8 April 2013 - 11:16am | posted by | 22 comments

Google pulls all Moneysupermarket ads in crackdown on payday loan vendors that flout AdWords policies

Google pulls all Moneysupermarket ads in crackdown on payday loan vendors that flout AdWords policiesGoogle pulls all Moneysupermarket ads in crackdown on payday loan

Google has pulled all Moneysupermarket paid-search ads as part of a crackdown on payday loan vendors which flout its AdWords policies, The Drum can reveal.

The internet giant has been under increasing pressure from the government to tighten its policing of payday loan vendors which have been flouting its AdWords policies.

Earlier this year Google reinforced that payday loan vendors advertising on its site must be more transparent about the fees and penalties they impose on customers who fail to meet payments.
It warned that those which did not meet this criteria would face suspension.

Later it emerged that some advertisers including PayDayFirst were among those that did not provide the information requested by Google in January.

The Drum understands Google pulled all Moneysupermarket’s domain level ads including all campaigns across car and home insurance on Saturday (6 April) evening. The ads were down for over 24 hours before the issues were rectified by Moneysupermarket, according to sources.

A Google spokeswoman said: "We have a set of policies which govern what ads we do and do not allow on Google. We have strict policies for those advertising short term loans, and make it very clear that advertisers need to comply with local regulations and be transparent about their fees, implications of non-payment and collection practices. If we discover sites that are breaking this policy we will take appropriate action."

Google’s AdWords policy stipulates that all companies that are advertising products and services related to financial services must ensure they operate in compliance with state and local regulations, for example include specific disclosures required by law.

They must also disclose associated fees/APR and include links to third-party accreditation or endorsement where affiliation is implied particularly when it serves to improve the reputation of the site.

Finally they must provide legitimate physical contact information for the business being promoted.

Comments

8 Apr 2013 - 14:32
peterjoelkent

Incorrect, a quick Google of 'pay day loans' brings up a whole host of MSM adverts.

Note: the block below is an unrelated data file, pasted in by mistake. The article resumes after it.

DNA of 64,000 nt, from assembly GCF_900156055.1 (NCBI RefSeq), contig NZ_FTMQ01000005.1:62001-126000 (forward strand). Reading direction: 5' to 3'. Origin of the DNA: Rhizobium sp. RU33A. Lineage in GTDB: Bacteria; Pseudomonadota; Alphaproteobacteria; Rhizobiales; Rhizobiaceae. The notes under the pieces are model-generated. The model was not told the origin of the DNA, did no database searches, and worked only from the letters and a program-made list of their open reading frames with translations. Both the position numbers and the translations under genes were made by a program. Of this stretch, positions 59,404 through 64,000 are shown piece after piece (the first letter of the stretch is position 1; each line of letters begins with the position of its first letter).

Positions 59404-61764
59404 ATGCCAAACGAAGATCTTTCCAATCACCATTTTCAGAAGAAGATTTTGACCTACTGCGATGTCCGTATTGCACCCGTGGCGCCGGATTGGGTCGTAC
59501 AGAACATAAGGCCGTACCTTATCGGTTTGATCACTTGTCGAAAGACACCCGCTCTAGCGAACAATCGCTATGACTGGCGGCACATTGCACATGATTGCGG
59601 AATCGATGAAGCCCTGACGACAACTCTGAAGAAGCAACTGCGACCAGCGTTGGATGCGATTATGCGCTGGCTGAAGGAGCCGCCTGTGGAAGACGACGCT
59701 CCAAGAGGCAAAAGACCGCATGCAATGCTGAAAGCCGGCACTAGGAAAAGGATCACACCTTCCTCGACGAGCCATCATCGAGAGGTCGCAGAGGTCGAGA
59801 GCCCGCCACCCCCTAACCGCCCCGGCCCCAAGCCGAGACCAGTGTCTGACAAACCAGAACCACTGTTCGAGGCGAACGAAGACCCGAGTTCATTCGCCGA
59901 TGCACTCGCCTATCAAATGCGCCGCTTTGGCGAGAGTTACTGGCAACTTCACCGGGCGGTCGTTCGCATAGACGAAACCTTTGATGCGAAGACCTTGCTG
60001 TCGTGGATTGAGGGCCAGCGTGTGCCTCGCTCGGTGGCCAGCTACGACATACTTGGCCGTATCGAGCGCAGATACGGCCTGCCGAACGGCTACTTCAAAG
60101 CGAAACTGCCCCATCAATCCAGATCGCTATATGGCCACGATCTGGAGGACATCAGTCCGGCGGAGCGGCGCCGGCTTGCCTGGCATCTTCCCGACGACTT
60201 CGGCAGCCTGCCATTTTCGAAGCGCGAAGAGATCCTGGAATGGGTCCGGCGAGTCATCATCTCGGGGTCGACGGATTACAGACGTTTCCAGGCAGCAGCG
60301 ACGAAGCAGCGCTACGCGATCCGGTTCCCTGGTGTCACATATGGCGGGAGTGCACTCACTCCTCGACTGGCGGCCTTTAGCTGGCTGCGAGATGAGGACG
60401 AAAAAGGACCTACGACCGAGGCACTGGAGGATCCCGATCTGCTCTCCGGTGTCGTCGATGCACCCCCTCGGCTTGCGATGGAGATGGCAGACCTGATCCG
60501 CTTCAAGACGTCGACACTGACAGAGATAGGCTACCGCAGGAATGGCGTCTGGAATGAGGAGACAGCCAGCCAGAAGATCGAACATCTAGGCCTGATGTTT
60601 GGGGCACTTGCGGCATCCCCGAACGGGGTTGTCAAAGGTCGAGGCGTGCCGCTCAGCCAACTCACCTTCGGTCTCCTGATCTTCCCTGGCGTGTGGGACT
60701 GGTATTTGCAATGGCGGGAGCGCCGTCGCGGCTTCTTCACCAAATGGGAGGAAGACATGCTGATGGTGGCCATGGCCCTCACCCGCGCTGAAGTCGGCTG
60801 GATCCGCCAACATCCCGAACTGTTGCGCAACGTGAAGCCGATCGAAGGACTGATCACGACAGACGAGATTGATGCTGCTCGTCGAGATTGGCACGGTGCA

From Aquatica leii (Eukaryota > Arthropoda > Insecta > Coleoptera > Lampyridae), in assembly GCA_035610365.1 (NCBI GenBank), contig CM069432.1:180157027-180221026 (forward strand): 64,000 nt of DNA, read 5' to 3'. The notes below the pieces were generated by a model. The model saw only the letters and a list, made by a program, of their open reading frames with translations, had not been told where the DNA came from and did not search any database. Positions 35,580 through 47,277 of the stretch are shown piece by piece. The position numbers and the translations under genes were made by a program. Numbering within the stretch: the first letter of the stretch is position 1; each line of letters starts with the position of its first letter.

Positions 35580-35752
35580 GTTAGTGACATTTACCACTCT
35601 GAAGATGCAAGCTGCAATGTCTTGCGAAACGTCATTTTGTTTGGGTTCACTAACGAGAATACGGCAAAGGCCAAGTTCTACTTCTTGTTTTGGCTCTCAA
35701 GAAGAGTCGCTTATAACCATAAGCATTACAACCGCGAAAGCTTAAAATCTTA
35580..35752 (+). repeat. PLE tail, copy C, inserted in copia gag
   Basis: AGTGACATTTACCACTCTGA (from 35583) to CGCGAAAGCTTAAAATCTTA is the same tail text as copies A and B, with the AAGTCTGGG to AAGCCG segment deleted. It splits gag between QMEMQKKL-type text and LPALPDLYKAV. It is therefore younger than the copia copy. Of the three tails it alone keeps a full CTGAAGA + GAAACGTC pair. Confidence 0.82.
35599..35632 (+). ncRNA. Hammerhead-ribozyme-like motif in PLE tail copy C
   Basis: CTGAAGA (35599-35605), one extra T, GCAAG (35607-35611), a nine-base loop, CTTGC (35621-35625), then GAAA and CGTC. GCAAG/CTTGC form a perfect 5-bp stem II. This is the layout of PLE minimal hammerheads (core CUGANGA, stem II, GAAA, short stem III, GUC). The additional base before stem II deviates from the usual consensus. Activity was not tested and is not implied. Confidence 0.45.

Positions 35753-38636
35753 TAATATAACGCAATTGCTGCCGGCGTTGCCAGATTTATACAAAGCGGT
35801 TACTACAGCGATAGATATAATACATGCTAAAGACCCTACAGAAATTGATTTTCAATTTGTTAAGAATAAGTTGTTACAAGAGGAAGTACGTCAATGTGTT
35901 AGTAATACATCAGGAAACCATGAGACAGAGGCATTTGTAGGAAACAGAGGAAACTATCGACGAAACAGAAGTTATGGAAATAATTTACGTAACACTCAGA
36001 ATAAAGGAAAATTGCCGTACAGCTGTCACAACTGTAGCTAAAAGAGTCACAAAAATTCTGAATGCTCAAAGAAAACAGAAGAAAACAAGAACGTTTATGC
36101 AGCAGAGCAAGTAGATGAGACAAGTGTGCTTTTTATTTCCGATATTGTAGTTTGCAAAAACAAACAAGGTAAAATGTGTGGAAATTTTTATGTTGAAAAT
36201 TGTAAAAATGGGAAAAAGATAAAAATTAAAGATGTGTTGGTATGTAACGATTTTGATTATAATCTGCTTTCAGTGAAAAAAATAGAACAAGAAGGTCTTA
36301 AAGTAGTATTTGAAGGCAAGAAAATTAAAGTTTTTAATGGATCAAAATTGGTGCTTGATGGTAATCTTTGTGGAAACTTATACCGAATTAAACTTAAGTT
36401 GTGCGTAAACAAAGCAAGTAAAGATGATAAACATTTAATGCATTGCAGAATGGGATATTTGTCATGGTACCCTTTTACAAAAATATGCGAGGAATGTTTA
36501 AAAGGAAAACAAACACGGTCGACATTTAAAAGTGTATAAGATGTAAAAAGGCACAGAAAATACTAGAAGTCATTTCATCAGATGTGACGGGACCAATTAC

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9 Apr 2013 - 09:26
jessdaviesmk's picture

@peterjoelkent the issue was rectified by sunday eve / Monday morn - as it says in the article further down...

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10 Apr 2013 - 18:33
mariasmith85

Banning companies from offering loans is a bad move as far the free market in trade is concerned, limiting the amount they can charge and the add on costs that bump the 'loan' through the percentage ceiling is a better option however it is a sad state of affairs when loan sharks get legal or they become a part of the structure of daylight robbery that any government seems hog tied in preventing.perhaps there is a way of using the defunct banks that we all have a stake in to better use. http://speedyloansearch.com/payday-loans/

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11 Apr 2013 - 08:15
danielfaith581

Why not start charging people who overuse this service?! It would be fair to give this business a chance to exist freely. I mean take a look at those who actually pay back on time. These people require this service for immediate assistance with their monetary issues. If I were to put some limitations I would have done it next way: customers are allowed to turn to payday loans ( like this one, for instance - http://paydayloansat.com/ )companies no more than twice a year. Same time cash advance companies have to be also tighten with different sorts of commitments. All I am trying to say is that this is a two way street. Consumers have to also be responsible for what they do or not do of course.

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11 Apr 2013 - 15:15
lordleng7

Perhaps a better use of AdWords can prevent this happening? http://marketing.blurgroup.com/blog/adwords-enhanced-campaigns-complete-...